Purported assembled 4.7-inch 'iPhone 6' display shown off in new photos
A set of photos out of the Far East on Sunday reportedly give an up-close view of an assembled 4.7-inch display bound for Apple's "iPhone 6," complete with cover glass, mounting structures and flex cables.
The images from Apple.club.tw are said to be production versions of both black and white faceplate options, a color scheme that mirrors Apple's current iPhone 5s offerings. Sunday's photos are the first to show a complete screen unit containing cover glass and display.
Consistent with current rumors, the display features trimmed-down side bezels to accommodate the larger format 4.7-inch LCD, while the top and bottom "chin" and "forehead" areas with holes for Touch ID and ear speaker/sensor package are also slightly modified. The new bezel widths are most apparent with the white version.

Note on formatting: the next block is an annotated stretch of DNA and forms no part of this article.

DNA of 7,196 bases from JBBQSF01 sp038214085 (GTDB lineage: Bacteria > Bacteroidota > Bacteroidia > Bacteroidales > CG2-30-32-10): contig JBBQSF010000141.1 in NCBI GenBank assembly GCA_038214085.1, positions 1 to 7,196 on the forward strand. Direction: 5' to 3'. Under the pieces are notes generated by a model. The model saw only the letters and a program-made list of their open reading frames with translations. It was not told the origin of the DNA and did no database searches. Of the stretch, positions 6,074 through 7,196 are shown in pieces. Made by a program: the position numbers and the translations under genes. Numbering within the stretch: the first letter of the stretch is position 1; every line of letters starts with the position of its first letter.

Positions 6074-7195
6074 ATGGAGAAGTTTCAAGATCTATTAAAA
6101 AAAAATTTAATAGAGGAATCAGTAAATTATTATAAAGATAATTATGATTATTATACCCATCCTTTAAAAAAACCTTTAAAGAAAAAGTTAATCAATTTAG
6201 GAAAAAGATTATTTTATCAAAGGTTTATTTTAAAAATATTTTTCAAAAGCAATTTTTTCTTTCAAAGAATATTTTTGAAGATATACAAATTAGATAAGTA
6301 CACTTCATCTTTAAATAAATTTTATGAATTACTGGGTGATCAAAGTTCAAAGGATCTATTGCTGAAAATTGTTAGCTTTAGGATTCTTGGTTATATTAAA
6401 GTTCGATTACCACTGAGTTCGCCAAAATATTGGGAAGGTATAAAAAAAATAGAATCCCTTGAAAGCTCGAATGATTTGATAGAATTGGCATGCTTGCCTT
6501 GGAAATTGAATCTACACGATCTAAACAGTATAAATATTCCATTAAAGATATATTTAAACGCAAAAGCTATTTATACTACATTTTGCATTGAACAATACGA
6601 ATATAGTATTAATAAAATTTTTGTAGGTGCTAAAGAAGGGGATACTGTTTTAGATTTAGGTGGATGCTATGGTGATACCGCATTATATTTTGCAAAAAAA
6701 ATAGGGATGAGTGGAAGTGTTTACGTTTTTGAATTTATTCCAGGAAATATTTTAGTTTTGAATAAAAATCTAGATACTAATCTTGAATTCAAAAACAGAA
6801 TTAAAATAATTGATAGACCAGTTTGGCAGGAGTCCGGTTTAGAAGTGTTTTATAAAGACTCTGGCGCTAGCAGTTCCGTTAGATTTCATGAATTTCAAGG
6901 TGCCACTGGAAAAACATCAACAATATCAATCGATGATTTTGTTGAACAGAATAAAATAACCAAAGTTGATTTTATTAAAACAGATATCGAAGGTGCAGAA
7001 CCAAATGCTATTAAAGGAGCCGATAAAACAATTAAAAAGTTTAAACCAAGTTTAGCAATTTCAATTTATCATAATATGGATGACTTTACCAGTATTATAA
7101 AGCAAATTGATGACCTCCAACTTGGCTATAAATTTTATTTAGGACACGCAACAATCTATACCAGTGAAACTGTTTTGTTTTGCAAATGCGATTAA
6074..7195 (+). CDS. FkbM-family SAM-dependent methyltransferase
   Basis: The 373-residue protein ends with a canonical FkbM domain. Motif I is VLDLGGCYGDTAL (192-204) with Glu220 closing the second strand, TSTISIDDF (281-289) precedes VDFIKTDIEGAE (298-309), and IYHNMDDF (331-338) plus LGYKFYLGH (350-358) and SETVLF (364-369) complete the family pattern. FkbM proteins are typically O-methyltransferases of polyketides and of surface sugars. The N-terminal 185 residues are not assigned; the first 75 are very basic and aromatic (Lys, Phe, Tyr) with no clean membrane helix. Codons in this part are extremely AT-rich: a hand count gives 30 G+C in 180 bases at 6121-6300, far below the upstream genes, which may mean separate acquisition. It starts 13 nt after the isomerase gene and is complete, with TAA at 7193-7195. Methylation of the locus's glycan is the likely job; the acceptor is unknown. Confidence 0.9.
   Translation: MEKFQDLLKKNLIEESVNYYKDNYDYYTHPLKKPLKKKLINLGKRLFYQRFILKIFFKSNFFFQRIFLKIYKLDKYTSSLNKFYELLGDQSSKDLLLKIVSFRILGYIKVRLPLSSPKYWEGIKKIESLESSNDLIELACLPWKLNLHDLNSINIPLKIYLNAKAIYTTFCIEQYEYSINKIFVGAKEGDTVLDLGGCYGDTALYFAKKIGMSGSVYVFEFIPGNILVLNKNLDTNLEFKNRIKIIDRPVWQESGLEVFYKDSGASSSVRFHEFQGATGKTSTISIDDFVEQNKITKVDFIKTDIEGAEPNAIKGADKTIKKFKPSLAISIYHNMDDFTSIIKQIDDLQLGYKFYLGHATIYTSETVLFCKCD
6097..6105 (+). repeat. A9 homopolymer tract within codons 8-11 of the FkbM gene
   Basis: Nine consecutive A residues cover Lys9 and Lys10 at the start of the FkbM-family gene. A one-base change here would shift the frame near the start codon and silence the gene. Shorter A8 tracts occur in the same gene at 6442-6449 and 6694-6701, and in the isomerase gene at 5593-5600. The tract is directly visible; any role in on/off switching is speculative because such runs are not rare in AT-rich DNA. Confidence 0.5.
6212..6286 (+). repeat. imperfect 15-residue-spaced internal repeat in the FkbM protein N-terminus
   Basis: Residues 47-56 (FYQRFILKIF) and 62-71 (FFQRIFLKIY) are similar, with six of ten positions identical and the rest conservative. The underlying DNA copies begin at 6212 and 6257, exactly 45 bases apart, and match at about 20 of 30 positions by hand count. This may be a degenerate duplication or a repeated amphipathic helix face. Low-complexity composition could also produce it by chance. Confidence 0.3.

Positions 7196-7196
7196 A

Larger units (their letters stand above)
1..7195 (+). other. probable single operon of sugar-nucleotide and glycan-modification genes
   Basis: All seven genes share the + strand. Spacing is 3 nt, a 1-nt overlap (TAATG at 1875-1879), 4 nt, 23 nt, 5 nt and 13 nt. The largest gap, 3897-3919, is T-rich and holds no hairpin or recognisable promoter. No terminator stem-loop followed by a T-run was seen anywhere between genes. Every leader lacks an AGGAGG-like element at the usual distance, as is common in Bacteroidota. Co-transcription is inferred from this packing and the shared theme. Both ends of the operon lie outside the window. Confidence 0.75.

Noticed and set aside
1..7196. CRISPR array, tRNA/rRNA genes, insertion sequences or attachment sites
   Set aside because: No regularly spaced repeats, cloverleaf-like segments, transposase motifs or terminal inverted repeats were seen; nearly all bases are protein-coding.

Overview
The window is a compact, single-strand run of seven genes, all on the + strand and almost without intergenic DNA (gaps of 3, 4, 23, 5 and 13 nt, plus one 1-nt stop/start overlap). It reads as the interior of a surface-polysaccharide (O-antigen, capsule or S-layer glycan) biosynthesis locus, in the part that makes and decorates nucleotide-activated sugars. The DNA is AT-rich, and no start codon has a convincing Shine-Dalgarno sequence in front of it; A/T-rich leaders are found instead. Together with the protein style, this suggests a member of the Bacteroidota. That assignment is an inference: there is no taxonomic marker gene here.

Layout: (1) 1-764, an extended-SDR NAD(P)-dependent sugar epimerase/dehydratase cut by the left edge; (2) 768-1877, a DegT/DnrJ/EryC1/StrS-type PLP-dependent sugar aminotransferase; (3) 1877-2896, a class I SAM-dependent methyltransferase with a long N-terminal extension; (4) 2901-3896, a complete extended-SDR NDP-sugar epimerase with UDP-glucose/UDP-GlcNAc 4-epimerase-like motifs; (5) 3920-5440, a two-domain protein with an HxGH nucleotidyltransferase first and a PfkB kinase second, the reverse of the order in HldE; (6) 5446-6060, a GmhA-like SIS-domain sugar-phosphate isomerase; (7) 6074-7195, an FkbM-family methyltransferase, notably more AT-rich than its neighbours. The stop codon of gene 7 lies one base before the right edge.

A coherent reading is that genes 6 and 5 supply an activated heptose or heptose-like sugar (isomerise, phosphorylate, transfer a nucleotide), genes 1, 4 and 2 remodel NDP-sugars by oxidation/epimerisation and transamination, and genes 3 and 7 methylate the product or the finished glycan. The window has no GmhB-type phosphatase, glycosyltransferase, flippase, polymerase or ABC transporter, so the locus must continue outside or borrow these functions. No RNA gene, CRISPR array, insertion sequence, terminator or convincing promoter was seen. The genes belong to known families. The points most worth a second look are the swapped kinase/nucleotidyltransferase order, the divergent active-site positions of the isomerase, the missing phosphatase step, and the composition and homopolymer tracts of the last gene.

Moving to the rear, the part appears to have a complete display package with backlight installed, as seen by the protective film covering most of the panel. A central QR code and serial number are left revealed for what is thought to be manufacturing and quality control purposes. Missing is the usual electromagnetic shielding that has in the past been attached directly to the faceplate. It is possible that the metal plate will be added on during a later stage of production, or Apple may have rejiggered the phone's internal design to marry the component with the rear chassis.
A pair of flex cables are clearly seen jutting out from the display's top section, a design consistent with current and past iPhone models. The connectors themselves are noticeably different from the iPhone 5s, which are smaller and extend farther away from the display body. Also seen on both the flex cables and a nearby QR code patch are Apple logos.
Apple is expected to debut its next iPhone this fall, with recent reports claiming the company is planning to unveil the handset at a special media event on Sept. 9. Many have forecast Apple to launch both 4.7-inch and 5.5-inch iPhone models for 2014, though production issues may be holding up the larger "phablet" device.